It’s tempting to take your exercise indoors when the sun is blazing and the heat is stifling, but heat training can be a highly beneficial addition to your workout routine.
Dr. Rand McClain, founder of Performance Sports & Rejuvenation Medicine and Chief Medical Officer of Live Cell Research, recommends heat training for what is known as the “training effect.” As he explains, training under an added stressor like heat “challenges the body in such a way that it will respond and adapt by preparing the body for the stressor in a better way should the same stressor be incurred again.”
For most of us, there's no doubt that training in the heat is far more challenging than hanging out in the air conditioning. But it's the benefits that come with forcing your body to compensate more that may make the challenge worth it. When heat is added to the equation, the body is forced to kick it into high gear. As Dr. McClain notes, heat "challenges the body to make more plasma and more oxygen carrying capacity."
Amazingly, your VO2 max (how much oxygen you're taking in) and your power output (how hard you're working) have both been shown to increase as a result of heat training. One study of trained cyclists found that heat training increased VO2 max by eight percent and power output by five percent. Cyclists who trained in the heat were also eight percent faster in time trials. Unsurprisingly, you also become a lot tougher mentally, too. Once you've done a workout in the heat, doing the same thing in temperate weather conditions is going to feel a lot easier!
Of course, incorporating an additional stressor like heat requires a healthy amount of precaution.
How to (Safely!) Add Heat Training to Your Workout Routine
1. Add heat training to a workout you know you can already successfully do in temperate conditions.
Heat is one of many additional stressors you can add to a workout – like heavier weights or faster intervals – to increase your load and improve your fitness level. As Dr. McClain explains, “if one can run five consecutive 7-minute miles on an average 50 degree day in spring in Canada, then one can try the same workout in summer in 85 degree heat, increasing the challenge to the body’s physiology and thereby leveraging the training effect without changing any other workout elements.” When you're just getting started, add heat to a workout you've already done in temperate conditions. Heat is enough of a stressor on its own that you don't need to add any other complications.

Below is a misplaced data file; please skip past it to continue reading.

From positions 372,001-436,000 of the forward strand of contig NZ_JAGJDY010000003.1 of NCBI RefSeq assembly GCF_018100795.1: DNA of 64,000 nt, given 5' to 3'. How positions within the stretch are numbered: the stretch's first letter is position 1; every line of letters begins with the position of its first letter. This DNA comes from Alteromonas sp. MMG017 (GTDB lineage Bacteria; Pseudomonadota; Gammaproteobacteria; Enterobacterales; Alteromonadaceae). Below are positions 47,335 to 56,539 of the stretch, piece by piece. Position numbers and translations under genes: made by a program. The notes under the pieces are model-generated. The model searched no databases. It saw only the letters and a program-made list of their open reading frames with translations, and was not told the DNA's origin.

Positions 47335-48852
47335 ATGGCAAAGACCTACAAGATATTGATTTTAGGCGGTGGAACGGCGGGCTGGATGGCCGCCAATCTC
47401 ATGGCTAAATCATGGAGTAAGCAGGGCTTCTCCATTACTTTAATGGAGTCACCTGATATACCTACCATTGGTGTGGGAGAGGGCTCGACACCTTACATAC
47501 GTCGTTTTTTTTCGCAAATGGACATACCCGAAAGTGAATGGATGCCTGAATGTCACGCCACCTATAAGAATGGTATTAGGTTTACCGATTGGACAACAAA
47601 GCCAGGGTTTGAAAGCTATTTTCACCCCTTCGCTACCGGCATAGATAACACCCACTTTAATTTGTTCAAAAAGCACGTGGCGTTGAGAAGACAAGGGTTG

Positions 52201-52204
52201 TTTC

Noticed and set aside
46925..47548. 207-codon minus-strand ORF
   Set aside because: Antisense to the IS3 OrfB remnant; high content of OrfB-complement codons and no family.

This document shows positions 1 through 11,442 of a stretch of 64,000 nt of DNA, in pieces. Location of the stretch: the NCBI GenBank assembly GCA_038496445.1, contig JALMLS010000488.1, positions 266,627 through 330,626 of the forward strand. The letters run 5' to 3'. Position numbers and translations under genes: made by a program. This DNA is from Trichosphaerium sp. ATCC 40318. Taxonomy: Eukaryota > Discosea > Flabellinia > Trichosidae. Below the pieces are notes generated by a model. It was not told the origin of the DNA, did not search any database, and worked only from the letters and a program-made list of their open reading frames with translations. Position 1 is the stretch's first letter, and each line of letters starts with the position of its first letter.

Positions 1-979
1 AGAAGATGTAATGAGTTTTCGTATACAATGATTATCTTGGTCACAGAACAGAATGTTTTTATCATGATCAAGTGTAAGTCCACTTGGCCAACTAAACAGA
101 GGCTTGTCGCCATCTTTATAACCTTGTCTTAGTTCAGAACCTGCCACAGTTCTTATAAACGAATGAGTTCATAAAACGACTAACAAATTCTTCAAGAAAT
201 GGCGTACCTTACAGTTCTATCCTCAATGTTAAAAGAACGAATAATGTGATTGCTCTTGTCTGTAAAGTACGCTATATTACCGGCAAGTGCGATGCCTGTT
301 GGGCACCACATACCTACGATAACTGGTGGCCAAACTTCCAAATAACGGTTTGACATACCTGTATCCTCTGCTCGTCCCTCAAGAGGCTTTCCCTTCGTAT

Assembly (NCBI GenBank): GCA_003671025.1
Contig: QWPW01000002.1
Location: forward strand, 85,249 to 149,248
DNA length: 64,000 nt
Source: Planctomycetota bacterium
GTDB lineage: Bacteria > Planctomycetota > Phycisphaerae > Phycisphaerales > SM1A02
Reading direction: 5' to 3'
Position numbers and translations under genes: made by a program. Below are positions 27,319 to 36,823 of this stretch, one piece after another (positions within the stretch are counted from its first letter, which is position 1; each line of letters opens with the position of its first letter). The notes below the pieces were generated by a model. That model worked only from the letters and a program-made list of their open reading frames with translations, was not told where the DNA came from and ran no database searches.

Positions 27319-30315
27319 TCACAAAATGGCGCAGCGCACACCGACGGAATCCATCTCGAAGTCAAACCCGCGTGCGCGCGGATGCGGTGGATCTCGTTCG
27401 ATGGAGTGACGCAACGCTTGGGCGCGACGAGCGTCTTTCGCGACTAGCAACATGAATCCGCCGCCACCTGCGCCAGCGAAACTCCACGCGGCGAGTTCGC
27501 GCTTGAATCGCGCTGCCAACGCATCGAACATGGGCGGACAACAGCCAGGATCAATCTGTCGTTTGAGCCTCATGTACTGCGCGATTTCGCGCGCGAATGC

2. Don’t over-train yourself – start by tweaking one workout a week.
While a challenge can be exciting, with a stressor like heat, you want to start slow. McClain recommends mixing up your workout once a week with heat. This could be as simple as running outdoors rather than indoors or giving Bikram yoga a shot. Of course, “heat” is relative – if you’re living in the tropics, you’re used to a different definition of heat than someone in the north!
3. Hydrate – with electrolytes.
Of course, drinking water is important. But as Dr. McClain is quick to note, “hydration is not just about drinking water in an attempt to top off the tank. One must have the appropriate amount of minerals in the cells so that water ingested will go to and remain where it needs to go – in the cells.” In other words, you need electrolytes. Electrolytes, or ionized minerals, get you hydrated and keep you hydrated. You can stock up on electrolytes by eating lots of vegetables and grains pre-workout or, as McClain notes, you can take them in pill form, without the added sugar found in most sports drinks.
4. Be cautious and take time to recover.
Regardless of where you’re from or how in shape you are, “adding stress, such as heat, needs to be balanced with rest and nutrition in order to make fitness progress,” McClain says. Heat training should be a bonus challenge for your workout, not your new normal.
[Editor's Note: Always make sure to consult with your doctor before making any major changes to your workout routine.]
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